The old saw, “a picture is worth a thousand words”, applies to teaching mathematics and the other STEM disciplines as much as anything, and I think most STEM teachers are reasonably aware of that. But there’s a discipline called graphic communication that covers far more than that one idea, and teachers seem much less aware of the rest of it. Many principles of graphic communication apply even when there’s nothing like a picture in the normal sense, and that’s what I mean by “one-tenth of a picture”: using graphic elements in text, formulas, etc. Here are a few examples and guidelines from my own experience: some from classroom use, some from other situations. For a great deal more on how to use graphical elements of many kinds to convey information, see Edward Tufte’s well-known books (http://www.edwardtufte.com/tufte/books_vdqi). (However, to my knowledge, the “tenth of a picture” phrase is my own.)
1. Showing Grouping
Show grouping explicitly. As a student teacher, to help my 6th-graders remember the order of operations in evaluating complex expressions, I taught the mnemonic “PEMDAS” (or “Please Excuse My Dear Aunt Sally”), just as my mentor did: first handle all Parentheses, working left to right; then all Exponents, Multiplication, Division, Addition, and Subtraction, in that order, working left to right in each case. But, of course, that’s wrong! Multiplication and division are “on the same level”:
3 * 6 / 4 * 2 = (18 / 4) * 2 , not 18 / (4 * 2)
…and likewise addition and subtraction. I wasn’t surprised to find many students trying to do all multiplication before any division, and all addition before any subtraction. Then it occurred to me to have them use “PE(MD)(AS)” instead; the parentheses helped quite a bit.
2. Presentation of Numbers: Needless Digits, Words, Etc.
Be careful writing numbers out in words. Here’s an excerpt from a newspaper article on the “Obamacare” health care reform law, referring to a poll: “Forty-one percent said they expect it to be fully implemented with minor changes, while 31 percent said they expect to see it take effect with major changes. Only 11 percent said they think it will be implemented as passed.” Saying “41 percent” instead of “forty-one percent” would have made it easier to compare the three numbers given, as well as to see that the total percent (83) falls well short of 100! On the other hand, writing, say, “3 reasons to use this method” instead of “three reasons to use this method” just looks silly. A common and sensible rule is to use the word form only for whole numbers of one digit; but even then, it should be used thoughtfully. In particular, don’t switch back and forth between written-out numbers and digits needlessly.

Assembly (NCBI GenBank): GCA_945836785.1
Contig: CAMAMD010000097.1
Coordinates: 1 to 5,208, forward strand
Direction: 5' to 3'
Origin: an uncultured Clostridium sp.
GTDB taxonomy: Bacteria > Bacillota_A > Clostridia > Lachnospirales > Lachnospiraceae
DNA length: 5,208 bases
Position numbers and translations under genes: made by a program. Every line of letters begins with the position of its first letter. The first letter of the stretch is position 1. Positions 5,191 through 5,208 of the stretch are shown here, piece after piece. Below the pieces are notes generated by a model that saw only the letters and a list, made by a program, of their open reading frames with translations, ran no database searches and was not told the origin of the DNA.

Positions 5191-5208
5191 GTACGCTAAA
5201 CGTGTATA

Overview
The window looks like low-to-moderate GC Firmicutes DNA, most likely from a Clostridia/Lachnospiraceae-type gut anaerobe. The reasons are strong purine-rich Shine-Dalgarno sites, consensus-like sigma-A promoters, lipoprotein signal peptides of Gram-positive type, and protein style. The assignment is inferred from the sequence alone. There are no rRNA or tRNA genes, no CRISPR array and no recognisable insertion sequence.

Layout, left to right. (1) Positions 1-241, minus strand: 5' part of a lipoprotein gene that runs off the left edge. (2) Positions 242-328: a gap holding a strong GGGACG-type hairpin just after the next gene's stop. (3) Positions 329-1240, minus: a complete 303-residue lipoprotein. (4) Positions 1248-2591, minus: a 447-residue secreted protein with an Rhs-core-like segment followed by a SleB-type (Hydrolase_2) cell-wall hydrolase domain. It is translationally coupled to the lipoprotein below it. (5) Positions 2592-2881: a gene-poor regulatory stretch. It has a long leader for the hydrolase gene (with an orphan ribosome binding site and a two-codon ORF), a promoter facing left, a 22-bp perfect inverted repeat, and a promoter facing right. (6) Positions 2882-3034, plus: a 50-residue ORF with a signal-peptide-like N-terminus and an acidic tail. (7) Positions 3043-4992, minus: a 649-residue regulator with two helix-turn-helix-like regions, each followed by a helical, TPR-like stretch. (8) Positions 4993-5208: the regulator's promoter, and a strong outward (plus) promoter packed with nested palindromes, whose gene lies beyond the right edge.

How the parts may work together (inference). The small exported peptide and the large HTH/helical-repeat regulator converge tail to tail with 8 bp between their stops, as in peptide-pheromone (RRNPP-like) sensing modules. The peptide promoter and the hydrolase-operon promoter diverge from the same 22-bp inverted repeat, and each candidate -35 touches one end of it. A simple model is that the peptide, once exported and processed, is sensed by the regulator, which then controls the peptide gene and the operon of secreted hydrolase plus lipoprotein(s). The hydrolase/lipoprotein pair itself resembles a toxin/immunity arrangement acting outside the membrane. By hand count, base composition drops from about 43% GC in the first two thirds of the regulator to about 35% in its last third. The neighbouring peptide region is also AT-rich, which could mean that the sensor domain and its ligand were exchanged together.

Use scientific notation thoughtfully. Similarly, don’t switch back and forth between standard and scientific notation needlessly; and…
Use an appropriate number of significant figures. The usual problem here is obscuring important information by showing far more digits than necessary. This is a common mistake, and one reason is undoubtedly that many computer programs and programming languages give numeric values to maximum precision by default.